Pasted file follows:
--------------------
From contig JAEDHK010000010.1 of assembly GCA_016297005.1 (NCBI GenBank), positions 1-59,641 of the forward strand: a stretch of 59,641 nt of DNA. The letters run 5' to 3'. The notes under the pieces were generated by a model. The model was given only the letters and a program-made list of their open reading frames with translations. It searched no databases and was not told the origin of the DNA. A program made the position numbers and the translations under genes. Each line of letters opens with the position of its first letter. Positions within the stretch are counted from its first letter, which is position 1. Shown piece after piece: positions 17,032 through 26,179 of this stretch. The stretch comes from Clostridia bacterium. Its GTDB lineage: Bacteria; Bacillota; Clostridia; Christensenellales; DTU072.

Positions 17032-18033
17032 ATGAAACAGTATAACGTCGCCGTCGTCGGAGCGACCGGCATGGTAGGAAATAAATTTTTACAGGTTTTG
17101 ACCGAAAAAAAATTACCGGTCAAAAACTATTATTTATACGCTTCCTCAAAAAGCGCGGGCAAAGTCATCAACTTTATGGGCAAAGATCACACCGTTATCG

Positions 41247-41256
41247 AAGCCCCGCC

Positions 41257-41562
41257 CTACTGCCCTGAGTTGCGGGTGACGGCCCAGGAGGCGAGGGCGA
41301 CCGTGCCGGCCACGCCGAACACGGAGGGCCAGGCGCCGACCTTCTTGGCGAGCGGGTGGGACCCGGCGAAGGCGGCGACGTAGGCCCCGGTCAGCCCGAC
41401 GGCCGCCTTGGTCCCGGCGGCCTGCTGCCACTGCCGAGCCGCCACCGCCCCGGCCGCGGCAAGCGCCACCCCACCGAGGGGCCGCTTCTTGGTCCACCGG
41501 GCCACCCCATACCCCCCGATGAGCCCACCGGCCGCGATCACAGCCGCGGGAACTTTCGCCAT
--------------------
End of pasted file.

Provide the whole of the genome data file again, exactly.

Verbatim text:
From contig JAEDHK010000010.1 of assembly GCA_016297005.1 (NCBI GenBank), positions 1-59,641 of the forward strand: a stretch of 59,641 nt of DNA. The letters run 5' to 3'. The notes under the pieces were generated by a model. The model was given only the letters and a program-made list of their open reading frames with translations. It searched no databases and was not told the origin of the DNA. A program made the position numbers and the translations under genes. Each line of letters opens with the position of its first letter. Positions within the stretch are counted from its first letter, which is position 1. Shown piece after piece: positions 17,032 through 26,179 of this stretch. The stretch comes from Clostridia bacterium. Its GTDB lineage: Bacteria; Bacillota; Clostridia; Christensenellales; DTU072.

Positions 17032-18033
17032 ATGAAACAGTATAACGTCGCCGTCGTCGGAGCGACCGGCATGGTAGGAAATAAATTTTTACAGGTTTTG
17101 ACCGAAAAAAAATTACCGGTCAAAAACTATTATTTATACGCTTCCTCAAAAAGCGCGGGCAAAGTCATCAACTTTATGGGCAAAGATCACACCGTTATCG

Positions 41247-41256
41247 AAGCCCCGCC

Positions 41257-41562
41257 CTACTGCCCTGAGTTGCGGGTGACGGCCCAGGAGGCGAGGGCGA
41301 CCGTGCCGGCCACGCCGAACACGGAGGGCCAGGCGCCGACCTTCTTGGCGAGCGGGTGGGACCCGGCGAAGGCGGCGACGTAGGCCCCGGTCAGCCCGAC
41401 GGCCGCCTTGGTCCCGGCGGCCTGCTGCCACTGCCGAGCCGCCACCGCCCCGGCCGCGGCAAGCGCCACCCCACCGAGGGGCCGCTTCTTGGTCCACCGG
41501 GCCACCCCATACCCCCCGATGAGCCCACCGGCCGCGATCACAGCCGCGGGAACTTTCGCCAT